• Visual Assignment: Selfie with Albert Einstein  This visual assignment from the DS106 Assignment Bank challenged me to find a historic photograph and place myself into the scene.  This was my first assignment from the bank and I remember thinking, “Wow, I really get to be creative on this one!”  I spent a long time (too much time) thinking about what historic moment I wanted to be in and I just couldn’t pick…until I remembered the iconic photograph of good ol’ Albert laughing at something.  This was truly the beginning of me realizing that digital stories can start very small but can become very powerful and/or impactful depending on how they’re done!  (I’m also just proud of my Photoshop skills on this one.)  Selfie Header

  • Audio Assignment: A Song for My Daughter  This audio assignment from the DS106 Assignment Bank was really difficult for me.  It challenged me to sing a song and record myself three different times, then mash it all together without any acoustics.  I am not a singer, nor do I have any kind of song-worthy voice!  But I decided to take the assignment to heart and do the best I could.  I sang a song for my daughter and it was so much fun watching her listen to it.  It was extremely difficult for me to post the song and put it out into the vast wonderland of the worldwide web, but I did it.  This was the beginning of my inner walls starting to crumble.  Digital storytelling is about putting yourself out there and showing vulnerabilities and I did just that!Audio Assignment Header

Daily Creates

  • Daily Create #1: Can’t You Hear Me Knocking?  This was my first Daily Create (and my very first assignment for the course!) and it was a very simple assignment – record yourself knocking on something ordinary or strange.  I was incredibly nervous to create this and put it “out there” for people to see and hear because I felt like an imposter in the world of DS106 and I didn’t yet feel “qualified” to be creating digital stories in any shape or form.  But I was actually excited to make something so different and creative and so I just did it.  I made the recording and put it out there!  It was such a simple thing, but when I got a comment from a stranger, you’d think I had just won the lottery.  I had tweeted the link to this assignment and used a few hashtags to get it some attention.  This was my first taste of the power of Twitter as a tool for engagement and interaction with strangers.Red Dutch Oven Header

  • Daily Create #6: Ordinary, But Beautiful  This Daily Create allowed me to be very creative and even use my own food photography.  I loved the idea of finding something ordinary that I thought to be beautiful.  I happen to think almost all foods are beautiful, but fresh, unaltered ones even more so.  While writing this post, I remember thinking about how much my idea of digital storytelling had begun to change.  I thought up so many ways that this specific assignments could be used to generate digital stories and how it could be used in a classroom.Radish Header

  • Daily Create #14: Wordsworth Found  This might be my favorite Daily Create!  It doesn’t relate to my theme at all, but when I realized I wanted to do this assignment but didn’t have time to leave books anywhere and take a picture, I remembered that I had found my own book once.  This single image of this wonderful Wordsworth book represents a digital story all of my own.  I think that someday soon, I might actually take this image and record myself narrating the story behind the discovery of the book!  With this being created in week 14, it’s obvious that my excitement over digital storytelling had grown immensely throughout the semester.Wordsworth Found Header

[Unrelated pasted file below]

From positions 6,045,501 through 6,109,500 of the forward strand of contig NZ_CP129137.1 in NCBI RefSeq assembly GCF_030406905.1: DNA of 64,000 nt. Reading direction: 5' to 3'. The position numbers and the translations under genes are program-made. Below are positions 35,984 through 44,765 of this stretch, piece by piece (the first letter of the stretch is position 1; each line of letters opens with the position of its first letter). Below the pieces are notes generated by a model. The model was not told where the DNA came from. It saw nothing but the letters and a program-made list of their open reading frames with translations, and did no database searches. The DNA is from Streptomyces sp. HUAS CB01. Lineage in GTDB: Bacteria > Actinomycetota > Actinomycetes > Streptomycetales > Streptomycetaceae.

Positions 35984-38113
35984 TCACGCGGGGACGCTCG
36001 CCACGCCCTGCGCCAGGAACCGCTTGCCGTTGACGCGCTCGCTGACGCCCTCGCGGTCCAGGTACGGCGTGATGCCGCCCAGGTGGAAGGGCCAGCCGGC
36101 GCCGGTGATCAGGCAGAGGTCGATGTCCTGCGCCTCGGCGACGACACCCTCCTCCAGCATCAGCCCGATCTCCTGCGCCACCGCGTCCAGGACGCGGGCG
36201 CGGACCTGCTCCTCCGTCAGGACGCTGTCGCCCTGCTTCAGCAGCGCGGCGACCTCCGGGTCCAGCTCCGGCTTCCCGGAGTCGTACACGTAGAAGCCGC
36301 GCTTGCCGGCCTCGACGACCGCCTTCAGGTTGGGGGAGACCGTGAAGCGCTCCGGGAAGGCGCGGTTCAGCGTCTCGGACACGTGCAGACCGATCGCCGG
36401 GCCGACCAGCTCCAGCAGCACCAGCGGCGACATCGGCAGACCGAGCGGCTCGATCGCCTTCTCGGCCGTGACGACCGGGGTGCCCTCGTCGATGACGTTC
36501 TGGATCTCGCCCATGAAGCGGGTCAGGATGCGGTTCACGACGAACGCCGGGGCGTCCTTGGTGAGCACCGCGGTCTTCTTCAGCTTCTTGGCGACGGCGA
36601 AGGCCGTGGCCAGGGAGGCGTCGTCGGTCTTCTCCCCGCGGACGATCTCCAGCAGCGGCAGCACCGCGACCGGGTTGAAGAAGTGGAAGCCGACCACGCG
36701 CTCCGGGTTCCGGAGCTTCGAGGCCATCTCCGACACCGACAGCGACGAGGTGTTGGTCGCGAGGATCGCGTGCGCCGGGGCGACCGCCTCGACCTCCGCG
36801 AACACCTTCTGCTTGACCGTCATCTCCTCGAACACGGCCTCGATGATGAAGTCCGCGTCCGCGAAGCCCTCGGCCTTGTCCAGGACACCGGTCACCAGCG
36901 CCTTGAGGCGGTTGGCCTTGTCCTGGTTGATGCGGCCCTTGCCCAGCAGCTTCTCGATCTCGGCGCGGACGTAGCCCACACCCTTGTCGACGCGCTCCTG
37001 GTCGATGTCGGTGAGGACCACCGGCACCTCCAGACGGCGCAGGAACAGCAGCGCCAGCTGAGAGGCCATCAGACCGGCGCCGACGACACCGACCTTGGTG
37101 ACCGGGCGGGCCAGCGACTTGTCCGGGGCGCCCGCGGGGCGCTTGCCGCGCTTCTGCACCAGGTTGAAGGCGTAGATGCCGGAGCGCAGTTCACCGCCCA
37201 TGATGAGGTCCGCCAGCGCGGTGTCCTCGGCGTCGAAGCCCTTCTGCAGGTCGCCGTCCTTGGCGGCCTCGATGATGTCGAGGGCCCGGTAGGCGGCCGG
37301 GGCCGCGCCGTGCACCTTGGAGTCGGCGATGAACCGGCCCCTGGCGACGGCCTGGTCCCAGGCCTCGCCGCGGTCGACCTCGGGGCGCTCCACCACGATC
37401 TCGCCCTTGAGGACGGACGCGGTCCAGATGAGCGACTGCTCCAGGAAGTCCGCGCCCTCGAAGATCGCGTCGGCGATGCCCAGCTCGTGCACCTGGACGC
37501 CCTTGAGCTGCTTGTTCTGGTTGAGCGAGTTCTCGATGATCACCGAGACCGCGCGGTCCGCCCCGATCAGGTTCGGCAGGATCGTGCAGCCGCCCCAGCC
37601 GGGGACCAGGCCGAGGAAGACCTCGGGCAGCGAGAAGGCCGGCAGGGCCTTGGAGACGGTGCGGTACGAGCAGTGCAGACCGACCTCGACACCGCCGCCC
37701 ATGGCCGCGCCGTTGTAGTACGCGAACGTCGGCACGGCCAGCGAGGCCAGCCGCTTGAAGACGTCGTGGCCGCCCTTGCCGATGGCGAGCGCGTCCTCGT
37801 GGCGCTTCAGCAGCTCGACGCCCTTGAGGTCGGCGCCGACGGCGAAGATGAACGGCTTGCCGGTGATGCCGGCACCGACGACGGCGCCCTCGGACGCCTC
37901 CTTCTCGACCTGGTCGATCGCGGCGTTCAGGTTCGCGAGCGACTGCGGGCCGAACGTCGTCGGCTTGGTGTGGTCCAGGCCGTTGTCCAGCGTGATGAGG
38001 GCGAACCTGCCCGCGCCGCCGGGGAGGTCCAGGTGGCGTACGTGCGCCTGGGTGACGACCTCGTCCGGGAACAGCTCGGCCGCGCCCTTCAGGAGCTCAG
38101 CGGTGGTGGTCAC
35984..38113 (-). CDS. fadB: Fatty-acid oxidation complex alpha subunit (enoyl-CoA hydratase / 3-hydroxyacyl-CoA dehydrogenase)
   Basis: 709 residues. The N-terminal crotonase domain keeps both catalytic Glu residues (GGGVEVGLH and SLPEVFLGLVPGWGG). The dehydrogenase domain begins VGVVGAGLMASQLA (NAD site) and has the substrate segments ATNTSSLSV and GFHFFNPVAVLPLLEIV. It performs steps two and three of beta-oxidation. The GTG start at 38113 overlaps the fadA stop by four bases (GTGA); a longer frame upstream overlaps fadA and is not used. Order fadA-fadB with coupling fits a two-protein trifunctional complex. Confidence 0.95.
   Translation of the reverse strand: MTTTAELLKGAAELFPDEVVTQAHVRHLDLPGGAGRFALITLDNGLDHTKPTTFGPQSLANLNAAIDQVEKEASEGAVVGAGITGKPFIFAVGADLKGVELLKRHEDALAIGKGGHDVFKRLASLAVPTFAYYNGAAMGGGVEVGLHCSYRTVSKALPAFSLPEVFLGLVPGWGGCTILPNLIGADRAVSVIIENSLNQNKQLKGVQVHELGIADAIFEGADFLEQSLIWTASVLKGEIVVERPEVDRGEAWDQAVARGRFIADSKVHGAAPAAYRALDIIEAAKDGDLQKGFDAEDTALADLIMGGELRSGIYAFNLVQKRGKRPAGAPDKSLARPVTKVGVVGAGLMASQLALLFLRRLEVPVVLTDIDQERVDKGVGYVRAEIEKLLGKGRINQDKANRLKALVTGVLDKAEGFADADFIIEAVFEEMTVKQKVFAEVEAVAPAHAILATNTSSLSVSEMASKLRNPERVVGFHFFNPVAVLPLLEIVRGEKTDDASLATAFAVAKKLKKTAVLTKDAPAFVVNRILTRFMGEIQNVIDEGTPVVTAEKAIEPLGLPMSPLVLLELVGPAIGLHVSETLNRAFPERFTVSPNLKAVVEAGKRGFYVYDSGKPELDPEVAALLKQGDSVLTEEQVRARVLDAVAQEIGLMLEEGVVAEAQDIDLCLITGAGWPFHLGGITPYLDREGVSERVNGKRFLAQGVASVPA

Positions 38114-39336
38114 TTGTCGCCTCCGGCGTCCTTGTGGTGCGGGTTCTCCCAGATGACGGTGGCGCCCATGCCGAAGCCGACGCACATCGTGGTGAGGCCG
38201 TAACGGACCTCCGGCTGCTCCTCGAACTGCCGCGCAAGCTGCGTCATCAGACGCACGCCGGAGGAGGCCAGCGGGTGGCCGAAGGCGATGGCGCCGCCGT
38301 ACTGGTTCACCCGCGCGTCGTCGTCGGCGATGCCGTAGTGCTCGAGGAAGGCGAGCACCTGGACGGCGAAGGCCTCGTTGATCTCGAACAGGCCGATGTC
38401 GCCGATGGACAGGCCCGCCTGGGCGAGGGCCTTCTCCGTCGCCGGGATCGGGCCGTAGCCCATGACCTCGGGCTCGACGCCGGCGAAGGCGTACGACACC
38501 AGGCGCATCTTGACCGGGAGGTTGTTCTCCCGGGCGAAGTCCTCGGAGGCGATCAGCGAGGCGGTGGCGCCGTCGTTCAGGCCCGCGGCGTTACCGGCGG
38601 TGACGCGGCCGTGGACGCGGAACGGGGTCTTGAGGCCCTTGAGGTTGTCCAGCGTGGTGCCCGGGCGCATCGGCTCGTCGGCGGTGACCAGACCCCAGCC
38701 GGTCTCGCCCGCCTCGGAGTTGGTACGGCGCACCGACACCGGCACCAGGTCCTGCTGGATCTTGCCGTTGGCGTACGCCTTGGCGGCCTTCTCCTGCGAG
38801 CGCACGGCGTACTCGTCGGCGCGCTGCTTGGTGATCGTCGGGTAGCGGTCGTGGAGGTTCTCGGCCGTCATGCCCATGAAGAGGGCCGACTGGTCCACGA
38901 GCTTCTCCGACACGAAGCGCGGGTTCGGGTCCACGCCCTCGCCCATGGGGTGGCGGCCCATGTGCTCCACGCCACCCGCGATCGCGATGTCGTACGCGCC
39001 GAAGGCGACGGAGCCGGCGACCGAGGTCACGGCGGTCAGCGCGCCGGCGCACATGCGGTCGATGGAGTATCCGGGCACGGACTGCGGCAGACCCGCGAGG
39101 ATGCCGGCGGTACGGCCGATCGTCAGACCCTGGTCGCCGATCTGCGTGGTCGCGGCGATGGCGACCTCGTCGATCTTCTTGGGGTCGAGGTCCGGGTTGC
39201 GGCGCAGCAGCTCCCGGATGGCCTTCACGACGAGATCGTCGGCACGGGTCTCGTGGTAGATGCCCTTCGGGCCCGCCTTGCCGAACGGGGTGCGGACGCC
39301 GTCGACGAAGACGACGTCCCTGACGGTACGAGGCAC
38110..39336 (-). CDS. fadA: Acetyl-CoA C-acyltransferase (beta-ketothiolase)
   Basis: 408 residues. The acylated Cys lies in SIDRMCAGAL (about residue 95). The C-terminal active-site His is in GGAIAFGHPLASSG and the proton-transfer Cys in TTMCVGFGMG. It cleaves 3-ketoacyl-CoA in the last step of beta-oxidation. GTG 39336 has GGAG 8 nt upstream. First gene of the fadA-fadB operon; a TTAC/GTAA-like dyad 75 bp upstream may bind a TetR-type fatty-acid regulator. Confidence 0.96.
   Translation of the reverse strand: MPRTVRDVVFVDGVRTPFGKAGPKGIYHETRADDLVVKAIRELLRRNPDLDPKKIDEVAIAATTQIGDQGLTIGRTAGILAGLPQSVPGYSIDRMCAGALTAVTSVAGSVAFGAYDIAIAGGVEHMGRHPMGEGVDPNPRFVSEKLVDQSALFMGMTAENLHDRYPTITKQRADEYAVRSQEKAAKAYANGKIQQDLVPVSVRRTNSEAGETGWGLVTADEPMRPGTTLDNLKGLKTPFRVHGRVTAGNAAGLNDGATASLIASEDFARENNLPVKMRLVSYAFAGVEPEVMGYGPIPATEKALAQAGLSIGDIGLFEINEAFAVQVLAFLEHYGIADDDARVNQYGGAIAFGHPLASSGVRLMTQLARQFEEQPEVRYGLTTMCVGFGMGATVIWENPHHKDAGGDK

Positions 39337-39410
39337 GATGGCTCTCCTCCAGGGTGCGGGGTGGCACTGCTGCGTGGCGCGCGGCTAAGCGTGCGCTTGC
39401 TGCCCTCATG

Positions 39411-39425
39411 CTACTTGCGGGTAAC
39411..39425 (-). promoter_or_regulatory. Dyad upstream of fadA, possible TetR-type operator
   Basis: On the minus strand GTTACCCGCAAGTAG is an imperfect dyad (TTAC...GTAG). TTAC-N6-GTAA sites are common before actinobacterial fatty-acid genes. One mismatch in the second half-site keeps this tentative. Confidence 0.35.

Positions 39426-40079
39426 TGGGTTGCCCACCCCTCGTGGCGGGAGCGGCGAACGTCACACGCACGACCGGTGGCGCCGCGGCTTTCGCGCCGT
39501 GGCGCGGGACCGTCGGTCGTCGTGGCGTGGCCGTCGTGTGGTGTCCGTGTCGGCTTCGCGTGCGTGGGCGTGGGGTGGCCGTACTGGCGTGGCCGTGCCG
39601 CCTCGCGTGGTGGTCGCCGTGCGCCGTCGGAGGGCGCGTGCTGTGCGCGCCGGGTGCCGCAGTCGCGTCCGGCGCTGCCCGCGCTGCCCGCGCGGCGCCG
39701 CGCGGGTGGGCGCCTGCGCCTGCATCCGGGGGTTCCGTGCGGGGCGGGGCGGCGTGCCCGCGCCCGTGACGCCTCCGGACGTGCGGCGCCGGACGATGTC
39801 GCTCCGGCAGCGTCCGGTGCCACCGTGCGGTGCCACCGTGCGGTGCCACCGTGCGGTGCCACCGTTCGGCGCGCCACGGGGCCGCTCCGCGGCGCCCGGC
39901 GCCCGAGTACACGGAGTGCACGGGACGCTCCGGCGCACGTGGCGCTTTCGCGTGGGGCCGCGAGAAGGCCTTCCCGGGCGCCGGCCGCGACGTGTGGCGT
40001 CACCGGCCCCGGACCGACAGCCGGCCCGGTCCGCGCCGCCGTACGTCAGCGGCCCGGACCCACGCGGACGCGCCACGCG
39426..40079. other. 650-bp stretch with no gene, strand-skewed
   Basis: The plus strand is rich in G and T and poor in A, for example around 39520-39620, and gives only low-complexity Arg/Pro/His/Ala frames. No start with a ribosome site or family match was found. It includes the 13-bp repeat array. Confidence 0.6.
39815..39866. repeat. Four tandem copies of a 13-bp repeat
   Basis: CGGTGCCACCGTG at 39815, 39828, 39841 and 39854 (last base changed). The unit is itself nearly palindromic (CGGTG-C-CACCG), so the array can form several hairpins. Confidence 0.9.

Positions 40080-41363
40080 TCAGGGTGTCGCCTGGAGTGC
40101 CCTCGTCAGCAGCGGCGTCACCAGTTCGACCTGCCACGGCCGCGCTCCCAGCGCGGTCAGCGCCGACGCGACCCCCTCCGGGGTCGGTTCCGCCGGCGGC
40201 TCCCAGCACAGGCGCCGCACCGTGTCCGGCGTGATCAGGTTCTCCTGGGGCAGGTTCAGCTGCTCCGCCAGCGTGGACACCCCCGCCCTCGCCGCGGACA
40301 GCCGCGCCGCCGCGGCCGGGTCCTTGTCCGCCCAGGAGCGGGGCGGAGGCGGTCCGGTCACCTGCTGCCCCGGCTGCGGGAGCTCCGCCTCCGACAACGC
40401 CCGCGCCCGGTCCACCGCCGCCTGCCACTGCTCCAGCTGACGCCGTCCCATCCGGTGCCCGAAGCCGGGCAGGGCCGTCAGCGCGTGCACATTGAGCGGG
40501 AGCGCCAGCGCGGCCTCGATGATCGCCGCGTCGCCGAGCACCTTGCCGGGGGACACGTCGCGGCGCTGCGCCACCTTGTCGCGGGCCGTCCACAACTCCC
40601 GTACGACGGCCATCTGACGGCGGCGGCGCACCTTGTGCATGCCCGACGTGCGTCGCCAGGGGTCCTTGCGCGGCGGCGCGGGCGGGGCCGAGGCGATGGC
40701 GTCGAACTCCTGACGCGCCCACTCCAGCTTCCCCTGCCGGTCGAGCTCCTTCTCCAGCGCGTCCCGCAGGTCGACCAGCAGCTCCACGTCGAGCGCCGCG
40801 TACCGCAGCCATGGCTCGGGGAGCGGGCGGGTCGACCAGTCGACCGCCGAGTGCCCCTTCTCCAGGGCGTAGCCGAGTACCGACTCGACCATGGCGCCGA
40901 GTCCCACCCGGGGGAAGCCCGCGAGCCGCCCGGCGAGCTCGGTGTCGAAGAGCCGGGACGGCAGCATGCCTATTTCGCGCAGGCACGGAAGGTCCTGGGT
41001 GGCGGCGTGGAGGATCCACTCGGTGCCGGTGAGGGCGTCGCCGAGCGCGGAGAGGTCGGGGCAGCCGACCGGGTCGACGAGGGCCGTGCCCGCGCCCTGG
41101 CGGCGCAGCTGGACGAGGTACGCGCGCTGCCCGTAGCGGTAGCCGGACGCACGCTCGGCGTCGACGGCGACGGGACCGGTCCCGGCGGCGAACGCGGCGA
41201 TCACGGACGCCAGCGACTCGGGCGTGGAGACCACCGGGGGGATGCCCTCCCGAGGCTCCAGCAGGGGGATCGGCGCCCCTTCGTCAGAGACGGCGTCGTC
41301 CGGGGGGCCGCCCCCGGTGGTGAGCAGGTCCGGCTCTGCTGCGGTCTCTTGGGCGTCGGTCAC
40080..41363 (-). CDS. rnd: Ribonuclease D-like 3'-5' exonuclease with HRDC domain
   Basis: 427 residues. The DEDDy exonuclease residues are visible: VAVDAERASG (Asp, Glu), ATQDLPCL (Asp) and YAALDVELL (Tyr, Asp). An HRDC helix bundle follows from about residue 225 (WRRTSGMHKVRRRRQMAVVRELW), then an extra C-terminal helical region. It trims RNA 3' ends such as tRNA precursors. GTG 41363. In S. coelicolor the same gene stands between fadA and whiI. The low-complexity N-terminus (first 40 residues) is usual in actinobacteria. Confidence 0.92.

Scholarship/Resource Responses

  •  Response to Digital Storytelling Scholarship: #3  I really enjoyed watching this TED talk by Chimamanda Ngozi Adichie titled, “The Danger of a Single Story.”  Not only is Ngozi Adichie an incredible author and storyteller, but her explanation of the danger of a single story is very powerful and will stay with me for a long time.  In this talk she states, “Stories matter.  Many stories matter.  Stories have been used to dispossess and to malign, but stories can also be used to empower and to humanize.  Stories can break the dignity of a people, but stories can also repair that broken dignity.”DangerOfASingleStory
  • Response to Digital Storytelling Resource: #5   Real Food Media is a gem of an organization that is devoted to growing the movement for sustainable food and farming around the country and the world.  They have two main core programs, Food MythBusters and Real Food Films.  I love everything about this organization, from the very causes they promote and support, to their super “pretty” and well designed website, to the ever important messages behind the digital stories they produce!Real Food Media Header

  • Response to Digital Storytelling Scholarship: #7  I am including this post because it was nice to read and “visit” with a more simple piece on storytelling in general.  This piece is a great article from the Harvard Business Review titled, How to Tell a Great Story by Carolyn O’Hara.  Ms. O’Hara writes about how to use stories in a business setting, stories that can support a project, stories that help explain to an employee how he might improve, and stories that inspire a team that is facing challenges.  I appreciated reading about something that I could utilize in my corporate workplace.How to Tell a Great Story Header

Social Media and Networking Interactions

This course really, truly helped with my understanding of ecological learning.  I commented on dozens of my peer’s blog posts this semester and enjoyed some friendly ‘back and forth’ with fellow students.  I also received some wonderful commentary, not only from students but from strangers as well!  I was also very diligent and tweeted a link to every single post I wrote for this course, determined to utilize Twitter to it’s full extent.  I found myself in some very interesting Twitter conversations and was always over the moon with my engagement with complete strangers and even with the creators of the digital stories that I critiqued!  Here are just a few samples: